Sugar cravings can be some of the most difficult side effects to deal with, because they can hinder our ability to stay on track of our new low carb diet. Do your best not to give into these, as they are the natural result of the brain withdrawing from its usual source of energy, glucose (which is found in sugar and carbs). If your cravings become too hard to manage, try reducing your carb intake gradually instead of going cold turkey. These may make other keto flu symptoms persist longer, but they will be more manageable. If you are interested in learning more about this, see our complete guide to managing sugar cravings.
- Can medications interfere with weight loss?
Certain medications can interfere with a low carb or ketogenic diet, specifically antipsychotic and anticonvulsive drugs. In addition, if you are taking insulin for diabetes, your dose will likely need to be lowered once you start lowering your daily carb intake. If you have any existing medical conditions, please see your doctor before starting a low carb or keto diet as they can advise the best process for you.
- Should I use a carb counting app?
Apps that track your macronutrients are especially helpful on a low carb or keto diet and are a great tool to use! In order to successfully achieve your goals, you should avoid guessing how much you are eating. Particularly in the case of a keto diet, it is very important to consume the right amount of carbs in order to stay in ketosis; going slightly over your daily allowance can throw you out of ketosis and delay your weight loss progress or other health goals.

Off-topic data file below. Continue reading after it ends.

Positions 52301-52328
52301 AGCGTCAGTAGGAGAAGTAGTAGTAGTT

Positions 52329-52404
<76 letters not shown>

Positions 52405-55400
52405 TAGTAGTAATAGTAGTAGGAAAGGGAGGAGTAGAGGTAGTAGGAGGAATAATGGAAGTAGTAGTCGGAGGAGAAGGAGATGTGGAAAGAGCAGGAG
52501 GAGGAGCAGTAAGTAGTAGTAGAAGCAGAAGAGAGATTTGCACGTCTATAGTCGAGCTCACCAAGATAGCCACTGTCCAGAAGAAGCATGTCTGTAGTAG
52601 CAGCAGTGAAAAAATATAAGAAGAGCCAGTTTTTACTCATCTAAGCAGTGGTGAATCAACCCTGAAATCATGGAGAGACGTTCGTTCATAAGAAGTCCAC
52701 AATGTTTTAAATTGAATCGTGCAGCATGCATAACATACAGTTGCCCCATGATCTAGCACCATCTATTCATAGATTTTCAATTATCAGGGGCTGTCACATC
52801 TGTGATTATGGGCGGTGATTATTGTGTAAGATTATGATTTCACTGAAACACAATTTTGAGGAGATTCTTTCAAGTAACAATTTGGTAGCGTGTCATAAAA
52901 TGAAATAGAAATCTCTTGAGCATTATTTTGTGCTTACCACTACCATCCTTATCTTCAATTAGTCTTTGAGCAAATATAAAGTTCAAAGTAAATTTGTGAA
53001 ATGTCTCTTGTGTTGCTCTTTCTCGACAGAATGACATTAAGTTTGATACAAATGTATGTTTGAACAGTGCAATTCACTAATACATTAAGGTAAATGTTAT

While it’s pretty easy to figure out the amount of carbs, fat and protein in packaged products by looking at the nutrition facts table, things like fruit, vegetables, cuts of meat, and other non-packaged foods may be a bit harder to track. For these foods, we recommend investing in a kitchen scale that can help you measure your food precisely. Also keep a journal (digital or physical) that can help you keep track of your macronutrients instead of trying to keep count mentally.
- What are net carbs and how do I calculate them?
Not all carbs are the same! Carbs exist in things like bread, pasta and sweets, but also in fruits and vegetables. These carbs are processed by the body differently, and some will pass through the system completely unnoticed (such as sugar alcohols) and therefore will not count towards your daily carb intake.
Counting net carbs is so easy! It just involves subtracting fibre and sugar alcohols from the total amount of carbohydrates in a given food. Fibre and sugar alcohols will not release glucose into the blood when consumed, and therefore have no effect on ketosis or insulin levels. Fibre can actually help stabilize blood sugar levels to regulate insulin production. The other types of carbohydrates include sugars and starches, which should be avoided on a low carb or ketogenic diet.
Below is an example of a typical nutrition facts table and a formula for how to calculate net carbs.